Wednesday, March 21, 2012


David Austin Rose, Jamestown, NC

I imagine that my life is like most everyone else and some days are better than others. Yesterday was one of those days that I considered not as good as others as I prepared to leave home and drive to a local high school to judge senior presentations. I had judged nine presentations the evening before. All nine of those presentations were close to perfection with these “top of the class” students dressed in business attire and basking brightly in the graduation glow of entering the world of self determination with a seemingly unlimited future. The students were articulate, well versed and rehearsed, and gave me hope that humankind might survive after all.

The presentations last night were moving right along at close to the same level of proficiency. In fact, our presenter list was down to the last two seniors on our list as a violent spring thunderstorm dashed buckets of rain and hail against the darkened windows of our classroom. The lights flickered off and then thankfully back on as lightning streaked overhead across our small gathering. One of the teachers entered the room and asked if we could switch the last two students. She wanted to be certain the next young man had sufficient time for his presentation which she had apparently mentored. And, “Oh by the way, he’s in a wheelchair”.

I was the designated time keeper and we were instructed to assign less points to less minutes, but deduct if the presenter ran over the ideal time of eight minutes. That left me a bit uneasy as we hadn’t deducted many points at all so far in this area, with the exception of one student who nervously blew right past the cutoff time. The door swung open and an assistant wheeled the young man into our classroom. He was somewhat reclined in the chair with what looked like a pc tablet mounted across his lap. He was wearing a sharp looking colored dress shirt and matching regimental stripe tie. My concern for our ability to communicate was quickly dispelled when he introduced himself as “John” and mentioned that he had CP. He admitted that he was a bit nervous to be doing this. We did our best to assure him that we were pulling for him and that was quite normal for everyone. It was very much a part of the experience and most of us have to dig deep to summon the courage for public speaking. John told us that his presentation involved recent developments in enabling technology to assist the disabled like him. He told us that when his day started, he couldn’t move himself or turn on a light. He reminded us that like all the other seniors we had listened to for the past two evenings, he was entering the age of seeking independence and wanted to enlighten people to the possibilities of robotics and voice recognition that had come of age as well.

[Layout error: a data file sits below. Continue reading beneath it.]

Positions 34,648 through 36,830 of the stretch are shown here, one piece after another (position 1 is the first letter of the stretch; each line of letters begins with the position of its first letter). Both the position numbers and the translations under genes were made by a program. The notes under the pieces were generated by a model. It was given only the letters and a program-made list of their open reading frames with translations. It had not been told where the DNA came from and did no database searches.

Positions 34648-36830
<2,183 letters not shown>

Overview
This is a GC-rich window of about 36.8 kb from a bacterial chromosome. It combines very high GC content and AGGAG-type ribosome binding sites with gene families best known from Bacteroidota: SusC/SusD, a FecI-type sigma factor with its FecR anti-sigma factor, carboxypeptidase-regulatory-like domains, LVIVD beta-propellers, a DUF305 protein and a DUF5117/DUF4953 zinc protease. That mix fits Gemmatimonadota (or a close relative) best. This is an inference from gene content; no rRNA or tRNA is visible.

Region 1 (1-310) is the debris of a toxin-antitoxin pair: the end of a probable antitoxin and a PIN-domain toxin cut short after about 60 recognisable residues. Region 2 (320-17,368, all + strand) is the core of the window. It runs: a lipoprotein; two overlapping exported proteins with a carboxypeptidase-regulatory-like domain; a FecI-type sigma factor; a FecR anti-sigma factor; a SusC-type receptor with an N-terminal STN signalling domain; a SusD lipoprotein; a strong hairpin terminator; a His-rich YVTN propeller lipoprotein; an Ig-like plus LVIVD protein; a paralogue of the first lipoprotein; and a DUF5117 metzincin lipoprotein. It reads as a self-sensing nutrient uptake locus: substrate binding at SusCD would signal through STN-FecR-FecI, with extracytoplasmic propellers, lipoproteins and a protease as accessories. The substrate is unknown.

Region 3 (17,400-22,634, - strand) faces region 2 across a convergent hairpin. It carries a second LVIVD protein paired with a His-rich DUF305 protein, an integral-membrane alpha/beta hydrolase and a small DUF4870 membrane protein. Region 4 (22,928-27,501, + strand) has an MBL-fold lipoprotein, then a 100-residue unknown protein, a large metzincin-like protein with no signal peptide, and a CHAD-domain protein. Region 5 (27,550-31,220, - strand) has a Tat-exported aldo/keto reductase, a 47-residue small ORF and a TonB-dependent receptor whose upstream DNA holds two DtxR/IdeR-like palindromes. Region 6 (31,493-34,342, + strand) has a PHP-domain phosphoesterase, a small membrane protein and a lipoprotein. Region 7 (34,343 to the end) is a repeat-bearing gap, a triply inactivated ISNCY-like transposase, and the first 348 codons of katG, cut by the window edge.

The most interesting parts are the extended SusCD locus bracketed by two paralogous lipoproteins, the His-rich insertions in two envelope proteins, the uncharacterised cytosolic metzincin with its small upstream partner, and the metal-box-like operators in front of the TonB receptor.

John then proceeded into his PowerPoint presentation without the seeming need for any notes while staying in synch with the bullet points on the screen. And all the while, I was nervously glancing at the stopwatch app on my iPhone as it rolled off the seconds and minutes. By now, John had my full attention and admiration and I absolutely did not want to give him anything less than a great score. He didn’t disappoint! As John moved into a short video demonstration that was embedded into his PowerPoint, my stopwatch rolled over to seven minutes—one minute to go and not one second more. John finished in just under eight minutes for the maximum score. After our short question and answer period, John’s assistant approached from the back of the room, as I noted the good presentation time. He was pleased that their practice time had been productive.

As I drove home in the rain, I noticed that my attitude had improved considerably. The next morning a neighbor friend coincidently sent me a short message from their pastor. He was quoting the country song I Beg your Pardon, I Never Promised you a Rose Garden, and noted that “our problems and handicaps can shape us. History is full of how problems have shaped people’s lives into significance: Louis Braille was blind, as was John Milton and Helen Keller; Beethoven was deaf; Franklin Roosevelt’s legs were paralyzed; George Washington Carver stuttered; Albert Einstein had dyslexia. So God says, perhaps, I never promised you a rose garden, but I do promise you grace.” It was apparent that many people had been used as vessels of clay to pour out God’s grace to John. Many times God uses others to deliver grace, as John did for those of us who were judging him that evening and finding him more than worthy of the task to obtain a better life for himself and others. And the judged delivered inspiration to the judges in the process!

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